Speakers from Finland and Canada contributed their experience with implementing rural proofing, as proposed in the Cork Declaration. They highlighted the benefits of this model for rural areas, while also drawing attention to the mechanism's limits. Two experiences of positive connections between rural and urban clusters - a prerequisite for high performance and territorial cohesion, and one of the EU's main objectives - were presented by German and French representatives. The ensuing debate clearly showed that to be effective, rural proofing must be able to count of clearly-stated policy guidelines: the European Rural Agenda is then positioned as a necessary operational benchmark for carrying out the evaluations under the rural proofing mechanism.

In the second part of the day, a debate bringing together all the European institutional pillars broached the transition from the current rural development policy under the CAP's second pillar to a more modern policy for rural areas.

Mihael Dumitru , Deputy Director-General at DG Agriculture, called for European forces and resources to be combined for multipartner rural development. He argued that "the contributions made by rural areas to the Europe 2020 strategy objectives and to the Sustainable Development Goals are substantial but go unrecognised. I have heard the message very clearly: there are two sides to the future CAP: support not only for agriculture, but also for rural territories".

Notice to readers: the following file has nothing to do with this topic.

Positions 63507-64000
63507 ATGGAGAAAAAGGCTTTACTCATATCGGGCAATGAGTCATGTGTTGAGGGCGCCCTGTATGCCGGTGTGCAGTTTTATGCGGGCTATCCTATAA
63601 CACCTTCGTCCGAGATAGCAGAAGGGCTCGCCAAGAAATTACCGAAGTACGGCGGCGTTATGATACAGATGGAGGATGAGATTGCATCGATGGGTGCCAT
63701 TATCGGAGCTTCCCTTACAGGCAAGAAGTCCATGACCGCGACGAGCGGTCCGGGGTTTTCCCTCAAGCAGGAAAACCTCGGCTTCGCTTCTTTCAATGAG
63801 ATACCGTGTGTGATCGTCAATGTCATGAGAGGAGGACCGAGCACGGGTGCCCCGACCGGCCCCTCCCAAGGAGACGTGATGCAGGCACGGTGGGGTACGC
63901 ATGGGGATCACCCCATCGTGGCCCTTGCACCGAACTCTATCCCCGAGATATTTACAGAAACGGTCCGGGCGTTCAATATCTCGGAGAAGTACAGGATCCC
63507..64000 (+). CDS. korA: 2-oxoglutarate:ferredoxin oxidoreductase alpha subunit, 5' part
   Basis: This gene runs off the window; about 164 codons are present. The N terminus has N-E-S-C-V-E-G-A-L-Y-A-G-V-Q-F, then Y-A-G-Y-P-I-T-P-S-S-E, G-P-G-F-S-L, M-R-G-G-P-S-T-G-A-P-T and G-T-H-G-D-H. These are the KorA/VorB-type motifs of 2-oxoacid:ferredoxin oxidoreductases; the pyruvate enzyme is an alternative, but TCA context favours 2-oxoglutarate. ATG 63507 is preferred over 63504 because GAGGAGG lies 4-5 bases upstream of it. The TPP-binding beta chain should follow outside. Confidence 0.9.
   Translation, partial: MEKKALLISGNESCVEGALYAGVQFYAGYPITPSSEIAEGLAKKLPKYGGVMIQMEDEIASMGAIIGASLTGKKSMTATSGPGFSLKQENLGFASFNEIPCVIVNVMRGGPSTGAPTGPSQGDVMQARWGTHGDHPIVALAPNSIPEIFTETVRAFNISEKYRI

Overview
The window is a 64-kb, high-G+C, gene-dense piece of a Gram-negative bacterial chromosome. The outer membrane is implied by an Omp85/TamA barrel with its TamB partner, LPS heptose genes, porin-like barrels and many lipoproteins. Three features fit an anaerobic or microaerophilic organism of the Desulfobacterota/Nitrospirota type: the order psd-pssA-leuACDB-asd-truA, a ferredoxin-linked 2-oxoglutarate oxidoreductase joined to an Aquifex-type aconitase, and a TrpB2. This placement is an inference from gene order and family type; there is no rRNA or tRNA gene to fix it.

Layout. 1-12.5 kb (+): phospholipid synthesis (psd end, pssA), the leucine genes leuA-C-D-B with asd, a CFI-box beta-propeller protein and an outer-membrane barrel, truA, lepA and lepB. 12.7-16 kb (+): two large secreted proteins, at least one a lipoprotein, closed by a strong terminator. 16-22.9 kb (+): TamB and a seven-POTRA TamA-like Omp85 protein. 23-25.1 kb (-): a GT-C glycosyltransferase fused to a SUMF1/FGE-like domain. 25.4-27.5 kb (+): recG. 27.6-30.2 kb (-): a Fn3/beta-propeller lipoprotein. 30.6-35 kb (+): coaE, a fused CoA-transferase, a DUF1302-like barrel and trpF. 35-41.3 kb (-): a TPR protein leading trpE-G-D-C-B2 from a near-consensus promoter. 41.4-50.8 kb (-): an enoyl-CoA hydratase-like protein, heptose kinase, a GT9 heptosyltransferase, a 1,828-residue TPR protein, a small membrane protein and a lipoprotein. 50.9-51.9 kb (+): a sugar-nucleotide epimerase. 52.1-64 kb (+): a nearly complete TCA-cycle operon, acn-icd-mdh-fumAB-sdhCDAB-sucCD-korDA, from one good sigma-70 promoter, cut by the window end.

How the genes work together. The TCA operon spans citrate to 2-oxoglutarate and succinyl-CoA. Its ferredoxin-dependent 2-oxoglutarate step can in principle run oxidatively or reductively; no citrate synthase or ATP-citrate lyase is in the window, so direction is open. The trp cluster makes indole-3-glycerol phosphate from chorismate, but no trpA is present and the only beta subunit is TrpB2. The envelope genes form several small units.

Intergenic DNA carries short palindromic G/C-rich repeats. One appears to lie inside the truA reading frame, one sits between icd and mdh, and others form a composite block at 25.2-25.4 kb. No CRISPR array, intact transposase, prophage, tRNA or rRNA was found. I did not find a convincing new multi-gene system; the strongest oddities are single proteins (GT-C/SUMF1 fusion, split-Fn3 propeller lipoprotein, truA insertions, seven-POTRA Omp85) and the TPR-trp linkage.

Other positions put forward:

Czeslaw Siekierski (EPP/PL), Chair of the European Parliament's Committee on Agriculture and Rural Development: "The new Common Agricultural Policy must be based on the Cork Declaration".

Sofia Björnsson , rapporteur for the European Economic and Social Committee's opinion From Cork 2.0 Declaration to concrete actions : "The Cork Declaration must lay the foundations for a common framework for all the European structural funds".

Mathieu Fichter, responsible for rural development within Commissioner Corina Crețu's cabinet: "Territorial divides are widening, and there is a risk that some areas may move backwards. A territorial approach must be at the heart of future European policies".

All the speakers noted a lack of political and financial commitment to recognising rural areas, although these same areas represent a solution for restoring the European venture's power of attraction. Many voices, including those of the European Parliament's RUMRA intergroup and of numerous national and regional authorities, had already spoken out in support of the call made in 2015 by the European Countryside Movement for a European Rural Agenda at the heart of EU policy after 2020. Many speakers also expressed their interest in the proposal for a European Rural Agenda, supporting this initiative that seeks to build the rural dimension into all European policies.

Conference programme "RURAL post-2020: more ambitious, more transversal! - A Rural Agenda to re-enchant the European project"

Call for a European Rural Agenda